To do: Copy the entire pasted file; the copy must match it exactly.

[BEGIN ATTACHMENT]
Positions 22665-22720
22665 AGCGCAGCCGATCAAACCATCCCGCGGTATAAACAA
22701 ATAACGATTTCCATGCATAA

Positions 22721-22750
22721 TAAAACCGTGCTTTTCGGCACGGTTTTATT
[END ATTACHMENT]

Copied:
Positions 22665-22720
22665 AGCGCAGCCGATCAAACCATCCCGCGGTATAAACAA
22701 ATAACGATTTCCATGCATAA

Positions 22721-22750
22721 TAAAACCGTGCTTTTCGGCACGGTTTTATT